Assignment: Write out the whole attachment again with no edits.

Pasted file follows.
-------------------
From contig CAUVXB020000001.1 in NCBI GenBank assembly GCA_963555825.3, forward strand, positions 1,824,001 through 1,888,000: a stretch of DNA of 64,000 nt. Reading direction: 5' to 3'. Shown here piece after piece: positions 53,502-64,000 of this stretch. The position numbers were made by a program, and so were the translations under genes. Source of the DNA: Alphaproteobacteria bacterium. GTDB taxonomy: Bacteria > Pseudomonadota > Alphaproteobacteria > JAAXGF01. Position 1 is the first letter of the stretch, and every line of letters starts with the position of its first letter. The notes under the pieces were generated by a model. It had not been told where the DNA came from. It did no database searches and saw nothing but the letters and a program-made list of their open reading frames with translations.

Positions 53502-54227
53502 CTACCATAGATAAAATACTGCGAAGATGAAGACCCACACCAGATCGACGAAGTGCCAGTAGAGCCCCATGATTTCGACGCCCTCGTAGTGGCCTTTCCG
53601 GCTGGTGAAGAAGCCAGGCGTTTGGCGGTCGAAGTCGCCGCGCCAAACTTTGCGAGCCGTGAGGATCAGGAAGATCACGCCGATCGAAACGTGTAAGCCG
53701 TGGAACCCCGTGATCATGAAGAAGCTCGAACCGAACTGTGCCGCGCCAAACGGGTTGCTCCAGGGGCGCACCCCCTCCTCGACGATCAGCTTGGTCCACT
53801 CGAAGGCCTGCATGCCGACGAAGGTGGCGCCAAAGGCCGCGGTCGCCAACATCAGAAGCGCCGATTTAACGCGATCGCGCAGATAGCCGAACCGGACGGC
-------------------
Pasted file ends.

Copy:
From contig CAUVXB020000001.1 in NCBI GenBank assembly GCA_963555825.3, forward strand, positions 1,824,001 through 1,888,000: a stretch of DNA of 64,000 nt. Reading direction: 5' to 3'. Shown here piece after piece: positions 53,502-64,000 of this stretch. The position numbers were made by a program, and so were the translations under genes. Source of the DNA: Alphaproteobacteria bacterium. GTDB taxonomy: Bacteria > Pseudomonadota > Alphaproteobacteria > JAAXGF01. Position 1 is the first letter of the stretch, and every line of letters starts with the position of its first letter. The notes under the pieces were generated by a model. It had not been told where the DNA came from. It did no database searches and saw nothing but the letters and a program-made list of their open reading frames with translations.

Positions 53502-54227
53502 CTACCATAGATAAAATACTGCGAAGATGAAGACCCACACCAGATCGACGAAGTGCCAGTAGAGCCCCATGATTTCGACGCCCTCGTAGTGGCCTTTCCG
53601 GCTGGTGAAGAAGCCAGGCGTTTGGCGGTCGAAGTCGCCGCGCCAAACTTTGCGAGCCGTGAGGATCAGGAAGATCACGCCGATCGAAACGTGTAAGCCG
53701 TGGAACCCCGTGATCATGAAGAAGCTCGAACCGAACTGTGCCGCGCCAAACGGGTTGCTCCAGGGGCGCACCCCCTCCTCGACGATCAGCTTGGTCCACT
53801 CGAAGGCCTGCATGCCGACGAAGGTGGCGCCAAAGGCCGCGGTCGCCAACATCAGAAGCGCCGATTTAACGCGATCGCGCAGATAGCCGAACCGGACGGC